Photo Credit: Niccolò Caranti
George Soros

The following is an unoficial translation of segments from an early January interview by Gregor Peter Schmitz of billionaire George Soros in WirtschaftsWoche, titled “Europa? Gibt’s doch nicht mehr.” OK, that’s not a fun concept, especially because of the museums and the cafés and romantic walks along the Seine. But Soros is a man who eats national economies for breakfast (sometimes literally), so when he talks, we pay attention.

Gregor Peter Schmitz: When Time magazine put German Chancellor Angela Merkel on its cover, it called her the Chancellor of the Free World. Do you think it was justified?

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George Soros: Yes. As you know, I have been critical of the chancellor in the past and I remain very critical of her austerity policy. But after Russian President Vladimir Putin attacked Ukraine, she became the leader of the European Union and therefore, indirectly, of the Free World. Until then, she was a gifted politician who could read the mood of the public and cater to it. But in resisting Russian aggression, she became a leader who stuck her neck out in opposition to prevailing opinion.

She was perhaps even more farsighted when she recognized that the migration crisis had the potential to destroy the European Union, first by causing a breakdown of the Schengen system of open borders and, eventually, by undermining the common market. She took a bold initiative to change the attitude of the public. Unfortunately, the plan was not prepared properly. The crisis is far from resolved and her leadership position—not only in Europe but also in Germany and even in her own party—is under attack.

Schmitz: Merkel used to be very cautious and deliberate. People could trust her. But in the migration crisis she acted impulsively and took a big risk. Her leadership style has changed and that makes people nervous.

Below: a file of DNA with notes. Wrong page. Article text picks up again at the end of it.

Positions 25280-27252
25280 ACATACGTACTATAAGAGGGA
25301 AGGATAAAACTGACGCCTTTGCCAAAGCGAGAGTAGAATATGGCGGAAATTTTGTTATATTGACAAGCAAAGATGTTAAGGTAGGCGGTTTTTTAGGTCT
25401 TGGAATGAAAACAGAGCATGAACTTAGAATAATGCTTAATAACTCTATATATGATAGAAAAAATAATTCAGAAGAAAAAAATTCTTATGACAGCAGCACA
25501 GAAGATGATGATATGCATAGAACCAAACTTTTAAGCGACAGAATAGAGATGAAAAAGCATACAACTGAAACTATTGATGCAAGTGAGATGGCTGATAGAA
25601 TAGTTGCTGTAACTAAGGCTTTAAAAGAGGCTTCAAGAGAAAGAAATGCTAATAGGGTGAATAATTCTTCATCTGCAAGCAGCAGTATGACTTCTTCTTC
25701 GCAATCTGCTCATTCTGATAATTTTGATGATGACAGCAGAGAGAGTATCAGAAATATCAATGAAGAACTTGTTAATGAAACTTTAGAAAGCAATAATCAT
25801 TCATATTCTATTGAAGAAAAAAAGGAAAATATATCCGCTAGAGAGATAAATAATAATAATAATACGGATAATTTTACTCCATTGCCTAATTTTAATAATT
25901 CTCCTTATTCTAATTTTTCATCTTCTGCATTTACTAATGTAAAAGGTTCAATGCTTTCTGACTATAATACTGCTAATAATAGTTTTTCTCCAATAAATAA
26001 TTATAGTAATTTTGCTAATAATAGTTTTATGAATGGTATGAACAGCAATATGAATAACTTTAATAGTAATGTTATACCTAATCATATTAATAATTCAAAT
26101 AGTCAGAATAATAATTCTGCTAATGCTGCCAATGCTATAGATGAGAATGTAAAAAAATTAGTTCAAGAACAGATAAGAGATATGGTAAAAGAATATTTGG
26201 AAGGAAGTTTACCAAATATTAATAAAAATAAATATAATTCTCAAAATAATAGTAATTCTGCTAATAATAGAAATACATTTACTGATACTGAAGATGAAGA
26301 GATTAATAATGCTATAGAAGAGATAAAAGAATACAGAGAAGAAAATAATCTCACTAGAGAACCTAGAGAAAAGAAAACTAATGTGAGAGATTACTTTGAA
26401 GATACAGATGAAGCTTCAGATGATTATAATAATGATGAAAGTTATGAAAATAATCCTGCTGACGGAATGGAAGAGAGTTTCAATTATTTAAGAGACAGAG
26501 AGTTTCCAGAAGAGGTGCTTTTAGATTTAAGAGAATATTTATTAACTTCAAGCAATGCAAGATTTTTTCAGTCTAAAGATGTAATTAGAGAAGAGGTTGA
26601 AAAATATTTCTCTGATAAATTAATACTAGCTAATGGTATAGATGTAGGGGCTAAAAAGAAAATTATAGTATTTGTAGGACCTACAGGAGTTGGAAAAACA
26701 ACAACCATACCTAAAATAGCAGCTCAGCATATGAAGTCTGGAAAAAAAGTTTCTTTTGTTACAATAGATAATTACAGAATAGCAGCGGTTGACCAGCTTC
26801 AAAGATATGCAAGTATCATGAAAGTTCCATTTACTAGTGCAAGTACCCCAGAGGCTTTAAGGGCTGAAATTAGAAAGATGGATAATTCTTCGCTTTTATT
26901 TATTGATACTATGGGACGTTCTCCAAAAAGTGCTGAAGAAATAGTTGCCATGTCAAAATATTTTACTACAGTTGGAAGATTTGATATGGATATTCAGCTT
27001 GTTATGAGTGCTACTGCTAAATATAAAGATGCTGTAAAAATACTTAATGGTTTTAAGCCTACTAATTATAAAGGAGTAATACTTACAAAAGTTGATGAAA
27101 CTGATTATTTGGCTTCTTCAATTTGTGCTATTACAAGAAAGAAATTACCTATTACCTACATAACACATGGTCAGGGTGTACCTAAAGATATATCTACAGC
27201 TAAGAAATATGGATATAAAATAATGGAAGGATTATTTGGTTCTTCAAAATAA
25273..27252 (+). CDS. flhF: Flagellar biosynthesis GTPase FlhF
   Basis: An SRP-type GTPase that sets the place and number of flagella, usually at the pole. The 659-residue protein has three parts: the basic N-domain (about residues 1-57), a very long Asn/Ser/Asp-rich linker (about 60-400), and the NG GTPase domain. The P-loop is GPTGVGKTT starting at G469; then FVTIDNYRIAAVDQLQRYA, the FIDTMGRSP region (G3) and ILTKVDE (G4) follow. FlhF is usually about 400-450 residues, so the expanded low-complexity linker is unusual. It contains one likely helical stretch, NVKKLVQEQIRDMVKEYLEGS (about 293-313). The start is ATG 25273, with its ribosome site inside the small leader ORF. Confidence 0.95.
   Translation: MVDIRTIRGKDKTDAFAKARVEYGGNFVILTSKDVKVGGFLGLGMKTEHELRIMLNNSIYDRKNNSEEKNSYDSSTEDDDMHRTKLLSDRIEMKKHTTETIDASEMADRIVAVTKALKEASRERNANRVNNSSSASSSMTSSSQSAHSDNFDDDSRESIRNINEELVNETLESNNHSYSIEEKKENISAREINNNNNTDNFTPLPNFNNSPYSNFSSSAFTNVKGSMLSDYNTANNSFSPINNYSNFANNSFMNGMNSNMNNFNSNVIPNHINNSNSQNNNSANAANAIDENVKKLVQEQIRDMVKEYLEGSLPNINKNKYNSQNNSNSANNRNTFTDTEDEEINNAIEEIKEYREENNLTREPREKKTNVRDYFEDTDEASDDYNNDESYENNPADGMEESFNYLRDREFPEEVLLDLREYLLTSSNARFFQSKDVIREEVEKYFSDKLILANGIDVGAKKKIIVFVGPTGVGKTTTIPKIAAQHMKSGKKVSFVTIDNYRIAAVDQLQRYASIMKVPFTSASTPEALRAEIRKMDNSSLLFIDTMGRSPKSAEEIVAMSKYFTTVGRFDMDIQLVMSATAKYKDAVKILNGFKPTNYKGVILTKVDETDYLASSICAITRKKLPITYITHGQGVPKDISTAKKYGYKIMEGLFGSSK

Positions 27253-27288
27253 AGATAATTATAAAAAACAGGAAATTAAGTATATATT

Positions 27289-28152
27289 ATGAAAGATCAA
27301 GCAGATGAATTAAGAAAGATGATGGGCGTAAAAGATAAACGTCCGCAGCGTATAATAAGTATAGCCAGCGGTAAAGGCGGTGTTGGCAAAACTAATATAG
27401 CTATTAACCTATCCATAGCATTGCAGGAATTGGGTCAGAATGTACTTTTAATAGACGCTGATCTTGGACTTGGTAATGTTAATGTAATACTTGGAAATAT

Soros: That’s true, but I welcome the change. There’s plenty to be nervous about. As she correctly predicted, the EU is on the verge of collapse. The Greek crisis taught the European authorities the art of muddling through one crisis after another. This practice is popularly known as kicking the can down the road, although it would be more accurate to describe it as kicking a ball uphill so that it keeps rolling back down. The EU now is confronted with not one but five or six crises at the same time.

Schmitz: To be specific, are you referring to Greece, Russia, Ukraine, the coming British referendum, and the migration crisis?

Soros: Yes. And you haven’t even mentioned the root cause of the migration crisis: the conflict in Syria. Nor have you mentioned the unfortunate effect that the terrorist attacks in Paris and elsewhere have had on European public opinion.

Merkel correctly foresaw the potential of the migration crisis to destroy the European Union. What was a prediction has become the reality. The European Union badly needs fixing. This is a fact but it is not irreversible. And the people who can stop Merkel’s dire prediction from coming true are actually the German people.

I think the Germans, under the leadership of Merkel, have achieved a position of hegemony. But they achieved it very cheaply. Normally hegemonies have to look out not only for their own interests, but also for the interests of those who are under their protection. Now it’s time for Germans to decide: Do they want to accept the responsibilities and the liabilities involved in being the dominant power in Europe?

Schmitz: Would you say that Merkel’s leadership in the refugee crisis is different from her leadership in the euro crisis? Do you think she’s more willing for Germany to become a benevolent hegemony?

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